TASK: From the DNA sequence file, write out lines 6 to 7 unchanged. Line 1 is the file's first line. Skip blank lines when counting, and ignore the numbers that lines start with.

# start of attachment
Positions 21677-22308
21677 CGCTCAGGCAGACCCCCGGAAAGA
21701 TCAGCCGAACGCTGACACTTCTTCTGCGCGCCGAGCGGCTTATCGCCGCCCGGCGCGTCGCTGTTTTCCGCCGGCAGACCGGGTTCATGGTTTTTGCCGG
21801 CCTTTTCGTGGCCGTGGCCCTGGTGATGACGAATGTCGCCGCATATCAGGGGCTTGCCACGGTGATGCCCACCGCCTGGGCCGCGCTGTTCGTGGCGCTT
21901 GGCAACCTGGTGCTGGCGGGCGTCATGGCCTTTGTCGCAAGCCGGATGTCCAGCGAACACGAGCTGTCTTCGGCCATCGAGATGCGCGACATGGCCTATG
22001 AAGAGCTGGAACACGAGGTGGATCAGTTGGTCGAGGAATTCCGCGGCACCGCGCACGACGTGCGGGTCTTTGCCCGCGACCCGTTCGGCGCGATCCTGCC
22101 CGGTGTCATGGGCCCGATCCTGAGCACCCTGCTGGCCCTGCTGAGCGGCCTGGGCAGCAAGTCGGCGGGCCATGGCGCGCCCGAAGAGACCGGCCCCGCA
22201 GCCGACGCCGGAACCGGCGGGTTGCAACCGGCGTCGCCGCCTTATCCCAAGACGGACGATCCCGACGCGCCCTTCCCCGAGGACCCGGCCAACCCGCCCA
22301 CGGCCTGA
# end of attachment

22001 AAGAGCTGGAACACGAGGTGGATCAGTTGGTCGAGGAATTCCGCGGCACCGCGCACGACGTGCGGGTCTTTGCCCGCGACCCGTTCGGCGCGATCCTGCC
22101 CGGTGTCATGGGCCCGATCCTGAGCACCCTGCTGGCCCTGCTGAGCGGCCTGGGCAGCAAGTCGGCGGGCCATGGCGCGCCCGAAGAGACCGGCCCCGCA